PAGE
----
In the 2010 general election, 4,150 candidates stood for Parliament, in 650 seats, with 330 standing as independents and the rest representing a total of 138 different parties. Five years earlier, 3,554 candidates had stood on behalf 119 political parties, with 180 independents.
In order to stand as a candid ate in a parliamentary election, you need to be a British, Common wealth or Republic of Ireland citizen aged 18 or over.
You must also not be a member of any of the following groups:
-armed forces personnel
-directors of commercial companies
-members of parliament in non-Commonwealth nations
-those convicted of electoral malpractice
-criminals serving prison sentences of a year or more
-members of the House of Lords
Restrictions on members of the clergy standing for Parliament, once extensive, were abolished under the House of Commons (Removal of Clergy Disqualification) Act (2001). However, Church of England bishops are still disqualified from standing, on the grounds that senior bishops are entitled to sit in the House of Lords (see above).
You do not need to be a member of a political party in order to stand (although if you wish to stand for a particular party you will have to go through their selection procedures). But you do need to have a nomination form signed by 10 vote rs living in the constituency in which you propose to stand. The deadline for candidates to de liver nomination papers to the (Acting) Returning Officer in their constituency for the current general election was 4pm on 9 April. This was also the deadline for candidates to withdraw.
A study of the social backgrounds of parliamentary candidates published by the Sutton Trust in February 2015 found that 31 per cent of candidates had attended private school (compared with seven per cent of the general population). Nineteen per cent were Oxbridge graduates.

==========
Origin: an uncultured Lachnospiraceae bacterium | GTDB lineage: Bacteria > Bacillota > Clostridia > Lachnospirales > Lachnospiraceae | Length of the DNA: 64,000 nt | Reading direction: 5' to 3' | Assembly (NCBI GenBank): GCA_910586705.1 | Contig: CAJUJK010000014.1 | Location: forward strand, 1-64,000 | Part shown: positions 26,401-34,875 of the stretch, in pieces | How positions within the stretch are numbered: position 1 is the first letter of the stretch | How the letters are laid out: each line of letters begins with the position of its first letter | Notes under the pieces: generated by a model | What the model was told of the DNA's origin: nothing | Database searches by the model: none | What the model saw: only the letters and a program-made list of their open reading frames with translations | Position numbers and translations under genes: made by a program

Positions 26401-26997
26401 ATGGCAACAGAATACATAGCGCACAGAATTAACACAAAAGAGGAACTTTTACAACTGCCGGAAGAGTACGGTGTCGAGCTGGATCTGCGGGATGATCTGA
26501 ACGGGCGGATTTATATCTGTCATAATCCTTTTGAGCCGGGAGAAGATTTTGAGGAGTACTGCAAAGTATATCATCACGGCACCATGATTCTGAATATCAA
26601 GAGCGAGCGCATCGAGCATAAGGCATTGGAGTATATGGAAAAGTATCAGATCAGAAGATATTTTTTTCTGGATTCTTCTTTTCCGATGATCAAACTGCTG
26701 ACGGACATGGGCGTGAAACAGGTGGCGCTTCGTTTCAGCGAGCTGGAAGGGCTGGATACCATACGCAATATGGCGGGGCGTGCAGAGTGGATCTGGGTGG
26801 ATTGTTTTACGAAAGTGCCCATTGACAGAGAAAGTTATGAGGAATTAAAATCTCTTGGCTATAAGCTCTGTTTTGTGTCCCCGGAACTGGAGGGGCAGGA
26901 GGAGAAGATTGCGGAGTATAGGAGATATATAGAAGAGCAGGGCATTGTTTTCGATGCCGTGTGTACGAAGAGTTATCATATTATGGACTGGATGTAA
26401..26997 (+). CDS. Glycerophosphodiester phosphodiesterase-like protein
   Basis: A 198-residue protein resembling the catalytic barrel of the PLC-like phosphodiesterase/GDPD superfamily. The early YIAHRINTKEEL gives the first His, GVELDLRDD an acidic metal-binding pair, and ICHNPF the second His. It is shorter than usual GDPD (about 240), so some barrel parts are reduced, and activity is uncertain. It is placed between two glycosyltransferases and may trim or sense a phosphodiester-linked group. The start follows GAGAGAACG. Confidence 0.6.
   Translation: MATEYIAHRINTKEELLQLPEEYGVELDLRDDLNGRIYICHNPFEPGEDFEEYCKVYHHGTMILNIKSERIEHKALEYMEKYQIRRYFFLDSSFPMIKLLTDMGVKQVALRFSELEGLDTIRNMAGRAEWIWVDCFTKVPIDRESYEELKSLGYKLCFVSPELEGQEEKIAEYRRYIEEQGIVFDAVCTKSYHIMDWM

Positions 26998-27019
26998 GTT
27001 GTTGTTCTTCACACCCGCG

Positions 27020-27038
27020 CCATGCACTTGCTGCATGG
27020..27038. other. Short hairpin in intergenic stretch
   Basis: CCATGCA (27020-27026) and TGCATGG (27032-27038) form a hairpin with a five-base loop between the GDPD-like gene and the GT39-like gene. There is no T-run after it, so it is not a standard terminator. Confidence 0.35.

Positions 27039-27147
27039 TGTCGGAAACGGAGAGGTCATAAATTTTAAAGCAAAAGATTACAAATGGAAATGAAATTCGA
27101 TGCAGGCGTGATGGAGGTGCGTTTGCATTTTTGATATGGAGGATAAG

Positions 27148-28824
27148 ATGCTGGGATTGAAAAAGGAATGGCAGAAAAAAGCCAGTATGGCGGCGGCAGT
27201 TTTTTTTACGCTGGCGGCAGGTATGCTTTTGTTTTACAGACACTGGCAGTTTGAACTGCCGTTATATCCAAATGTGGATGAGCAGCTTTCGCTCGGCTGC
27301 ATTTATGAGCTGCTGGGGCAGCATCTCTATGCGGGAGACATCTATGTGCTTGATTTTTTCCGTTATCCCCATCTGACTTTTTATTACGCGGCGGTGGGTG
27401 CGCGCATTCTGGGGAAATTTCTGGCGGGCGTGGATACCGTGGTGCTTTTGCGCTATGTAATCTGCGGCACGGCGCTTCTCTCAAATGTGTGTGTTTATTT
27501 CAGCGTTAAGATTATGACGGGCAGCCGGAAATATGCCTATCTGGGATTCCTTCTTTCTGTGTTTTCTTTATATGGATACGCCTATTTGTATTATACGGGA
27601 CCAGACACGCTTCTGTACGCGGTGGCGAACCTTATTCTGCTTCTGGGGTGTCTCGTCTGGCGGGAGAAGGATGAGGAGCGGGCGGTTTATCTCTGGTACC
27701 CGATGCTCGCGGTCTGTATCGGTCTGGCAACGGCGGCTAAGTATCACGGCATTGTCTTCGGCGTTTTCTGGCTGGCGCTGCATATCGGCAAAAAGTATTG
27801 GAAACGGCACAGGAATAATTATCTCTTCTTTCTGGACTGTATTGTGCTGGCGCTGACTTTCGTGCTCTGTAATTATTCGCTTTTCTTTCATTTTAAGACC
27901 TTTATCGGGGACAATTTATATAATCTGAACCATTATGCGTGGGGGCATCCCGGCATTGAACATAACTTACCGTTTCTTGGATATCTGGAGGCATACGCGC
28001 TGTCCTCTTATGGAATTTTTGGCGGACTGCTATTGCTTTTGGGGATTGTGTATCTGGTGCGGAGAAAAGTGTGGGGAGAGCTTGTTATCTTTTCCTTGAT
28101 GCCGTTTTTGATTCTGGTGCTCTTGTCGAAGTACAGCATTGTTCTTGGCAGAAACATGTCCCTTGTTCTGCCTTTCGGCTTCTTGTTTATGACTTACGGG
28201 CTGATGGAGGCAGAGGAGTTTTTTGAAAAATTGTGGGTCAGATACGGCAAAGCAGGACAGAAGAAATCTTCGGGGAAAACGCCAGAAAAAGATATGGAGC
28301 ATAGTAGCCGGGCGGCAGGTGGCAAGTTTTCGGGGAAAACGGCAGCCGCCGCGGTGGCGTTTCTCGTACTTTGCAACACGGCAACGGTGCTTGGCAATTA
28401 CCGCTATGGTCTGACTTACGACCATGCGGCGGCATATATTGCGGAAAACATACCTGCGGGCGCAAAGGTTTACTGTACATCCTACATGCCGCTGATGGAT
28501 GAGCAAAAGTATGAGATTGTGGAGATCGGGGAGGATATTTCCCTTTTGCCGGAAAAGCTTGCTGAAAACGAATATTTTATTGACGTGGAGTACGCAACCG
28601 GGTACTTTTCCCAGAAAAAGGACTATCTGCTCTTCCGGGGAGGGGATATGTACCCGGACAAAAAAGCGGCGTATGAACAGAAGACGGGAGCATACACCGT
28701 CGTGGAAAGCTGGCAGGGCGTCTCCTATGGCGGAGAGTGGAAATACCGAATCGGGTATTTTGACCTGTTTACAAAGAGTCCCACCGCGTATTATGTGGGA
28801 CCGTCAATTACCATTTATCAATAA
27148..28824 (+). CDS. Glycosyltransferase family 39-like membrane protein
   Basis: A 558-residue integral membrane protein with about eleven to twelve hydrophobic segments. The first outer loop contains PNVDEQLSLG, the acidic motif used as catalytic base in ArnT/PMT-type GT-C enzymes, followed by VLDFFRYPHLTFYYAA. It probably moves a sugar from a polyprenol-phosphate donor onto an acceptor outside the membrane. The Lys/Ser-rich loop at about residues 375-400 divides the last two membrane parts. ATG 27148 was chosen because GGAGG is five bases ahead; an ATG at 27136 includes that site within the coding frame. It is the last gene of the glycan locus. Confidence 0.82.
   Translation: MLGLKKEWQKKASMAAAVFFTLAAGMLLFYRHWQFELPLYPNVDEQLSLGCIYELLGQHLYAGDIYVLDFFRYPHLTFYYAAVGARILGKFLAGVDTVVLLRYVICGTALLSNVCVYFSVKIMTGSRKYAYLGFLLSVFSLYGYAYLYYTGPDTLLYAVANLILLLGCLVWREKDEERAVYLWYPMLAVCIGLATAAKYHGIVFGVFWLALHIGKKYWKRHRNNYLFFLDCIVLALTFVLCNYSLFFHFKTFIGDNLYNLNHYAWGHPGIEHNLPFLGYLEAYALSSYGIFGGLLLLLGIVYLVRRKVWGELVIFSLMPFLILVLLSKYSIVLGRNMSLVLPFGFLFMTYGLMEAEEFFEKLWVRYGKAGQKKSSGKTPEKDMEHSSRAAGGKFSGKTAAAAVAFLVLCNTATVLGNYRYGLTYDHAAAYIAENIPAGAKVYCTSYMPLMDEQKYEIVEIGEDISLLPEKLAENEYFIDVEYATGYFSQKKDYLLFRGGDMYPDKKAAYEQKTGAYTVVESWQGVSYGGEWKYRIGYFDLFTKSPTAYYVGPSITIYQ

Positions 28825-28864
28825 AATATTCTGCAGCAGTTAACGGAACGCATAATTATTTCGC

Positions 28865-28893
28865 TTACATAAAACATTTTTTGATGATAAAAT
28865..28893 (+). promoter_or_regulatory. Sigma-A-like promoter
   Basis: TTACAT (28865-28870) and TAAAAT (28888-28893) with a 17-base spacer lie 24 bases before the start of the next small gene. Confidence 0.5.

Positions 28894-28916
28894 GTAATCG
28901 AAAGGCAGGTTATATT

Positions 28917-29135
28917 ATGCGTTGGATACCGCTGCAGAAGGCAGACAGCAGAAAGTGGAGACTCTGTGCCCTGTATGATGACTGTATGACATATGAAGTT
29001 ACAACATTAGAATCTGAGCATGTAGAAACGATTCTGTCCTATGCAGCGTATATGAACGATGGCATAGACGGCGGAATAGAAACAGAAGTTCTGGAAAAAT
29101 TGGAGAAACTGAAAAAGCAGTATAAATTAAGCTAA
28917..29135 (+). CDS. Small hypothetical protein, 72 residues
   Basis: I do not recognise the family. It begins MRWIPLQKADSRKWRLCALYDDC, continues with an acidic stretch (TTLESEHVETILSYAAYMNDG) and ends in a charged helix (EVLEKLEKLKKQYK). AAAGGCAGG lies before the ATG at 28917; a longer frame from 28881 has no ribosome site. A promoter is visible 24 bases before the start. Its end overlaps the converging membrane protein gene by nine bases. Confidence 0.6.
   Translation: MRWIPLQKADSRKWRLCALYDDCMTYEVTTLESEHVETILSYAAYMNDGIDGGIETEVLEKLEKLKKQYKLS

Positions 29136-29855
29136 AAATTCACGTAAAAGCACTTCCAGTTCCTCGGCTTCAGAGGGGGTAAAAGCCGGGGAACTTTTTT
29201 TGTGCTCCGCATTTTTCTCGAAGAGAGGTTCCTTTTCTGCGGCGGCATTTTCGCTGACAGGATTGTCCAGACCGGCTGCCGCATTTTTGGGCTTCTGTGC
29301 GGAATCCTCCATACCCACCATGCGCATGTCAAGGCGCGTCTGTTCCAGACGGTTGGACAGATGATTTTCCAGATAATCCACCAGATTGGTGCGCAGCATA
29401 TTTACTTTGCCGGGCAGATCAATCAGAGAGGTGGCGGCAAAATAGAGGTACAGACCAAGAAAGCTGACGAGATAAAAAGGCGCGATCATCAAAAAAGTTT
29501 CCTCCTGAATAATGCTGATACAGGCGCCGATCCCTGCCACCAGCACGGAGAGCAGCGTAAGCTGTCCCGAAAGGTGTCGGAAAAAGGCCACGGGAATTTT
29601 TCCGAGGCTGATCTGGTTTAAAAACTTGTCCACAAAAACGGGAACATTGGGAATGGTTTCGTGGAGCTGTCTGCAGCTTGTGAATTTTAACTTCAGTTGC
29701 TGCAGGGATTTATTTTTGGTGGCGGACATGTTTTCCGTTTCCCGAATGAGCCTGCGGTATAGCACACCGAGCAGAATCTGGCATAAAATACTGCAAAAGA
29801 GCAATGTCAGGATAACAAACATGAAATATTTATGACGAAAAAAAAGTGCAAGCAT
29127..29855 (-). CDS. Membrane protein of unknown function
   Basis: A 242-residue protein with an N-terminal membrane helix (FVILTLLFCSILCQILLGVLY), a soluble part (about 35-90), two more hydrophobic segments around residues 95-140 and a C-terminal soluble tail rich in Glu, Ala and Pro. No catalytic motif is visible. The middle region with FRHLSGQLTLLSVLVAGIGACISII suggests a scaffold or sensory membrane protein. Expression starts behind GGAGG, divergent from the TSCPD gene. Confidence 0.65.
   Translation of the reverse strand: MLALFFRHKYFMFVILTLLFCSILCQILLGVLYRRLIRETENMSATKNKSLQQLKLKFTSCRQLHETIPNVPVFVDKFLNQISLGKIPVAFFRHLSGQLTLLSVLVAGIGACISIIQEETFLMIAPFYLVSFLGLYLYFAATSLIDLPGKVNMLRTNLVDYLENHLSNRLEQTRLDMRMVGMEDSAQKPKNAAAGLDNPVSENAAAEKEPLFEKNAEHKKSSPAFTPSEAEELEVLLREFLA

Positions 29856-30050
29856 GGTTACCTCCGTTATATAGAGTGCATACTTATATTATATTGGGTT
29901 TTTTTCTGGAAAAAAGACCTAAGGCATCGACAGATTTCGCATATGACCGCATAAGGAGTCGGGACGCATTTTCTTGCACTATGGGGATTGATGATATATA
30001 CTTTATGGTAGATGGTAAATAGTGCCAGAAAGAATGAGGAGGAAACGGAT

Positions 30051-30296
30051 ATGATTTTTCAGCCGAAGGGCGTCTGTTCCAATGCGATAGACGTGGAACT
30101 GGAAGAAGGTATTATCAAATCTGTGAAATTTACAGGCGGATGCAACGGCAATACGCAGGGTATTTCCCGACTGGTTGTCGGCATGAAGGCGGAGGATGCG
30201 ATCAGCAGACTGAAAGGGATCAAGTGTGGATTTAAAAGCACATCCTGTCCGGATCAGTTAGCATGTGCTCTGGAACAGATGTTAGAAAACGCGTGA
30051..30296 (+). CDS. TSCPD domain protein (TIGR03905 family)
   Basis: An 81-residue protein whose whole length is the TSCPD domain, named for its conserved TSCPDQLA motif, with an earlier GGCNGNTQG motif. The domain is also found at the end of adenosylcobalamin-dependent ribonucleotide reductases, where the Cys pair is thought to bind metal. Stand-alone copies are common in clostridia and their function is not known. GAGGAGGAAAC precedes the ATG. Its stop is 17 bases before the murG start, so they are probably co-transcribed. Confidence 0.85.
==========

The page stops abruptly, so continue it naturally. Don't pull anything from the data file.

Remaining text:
Of the MPs returned to Parliament in the 2010 general election, the pre-parliamentary occupations of 14.3 per cent were defined as “politician/political organiser” – an increase of 50 per cent since 1997. Other popular occupations: “business” (118), teacher (91), lawyer (72), publisher/ journalist (43), manual worker (38); Civil Service/local government (28). There were six ex-miners – compared with 45 (all Labour) in 1945.
Twenty-seven of the MPs elected in the 2010 general election were from ethnic minorities: 11 Conservative and 16 Labour.
The minimum age for being a candidate in a Parliamentary election is 18. It used to be 21 (a limit set in the Parliamentary Elections Act 1695) but was reduced in 2006 by the Electoral Administration Act. Average age of MPs elected in recent general elections:
1992 - 50
1997 - 49.3
2001 - 50.3
2005 - 51.2
2010 - 49.9
Eighty-five per cent of Labour MPs elected in 2010 were over 40, compared with 83 per cent of Conservative MPs and 69 per cent of Liberal Democrat MPs.
The youngest candidate elected in the 2010 general election was Pamela Nash (Labour, Airdrie and Shotts), who was 25. Emily Benn was 18 when she failed to win East Worthing and Shoreham for Labour in the same election, Mhairi Black, 20, could become the youngest MP if she wins Paisley and Renfrewshire North for the SNP.
Old candidates in this election include Sir Gerald Kaufman (Labour, Manchester, Gorton), who is 84, and Dennis Skinner (Labour, Bolsover), who is 83. The oldest candidate ever returned to Parliament was Charles Pelham Villiers, who was 94 when elected (for the 16th time) in 1896.
Women aged 21 or over were given the right to stand for election in 1918 (the same year that women over 30, with a basic property qualification, were given the vote). In the general election that followed 17 out of 1,623 candidates were women. Only one was elected: Constance Markievicz (Sinn Fein), who won Dublin St Patrick’s, despite being in Holloway Prison at the time, but in accordance with Sinn Fein policy refused to take her seat.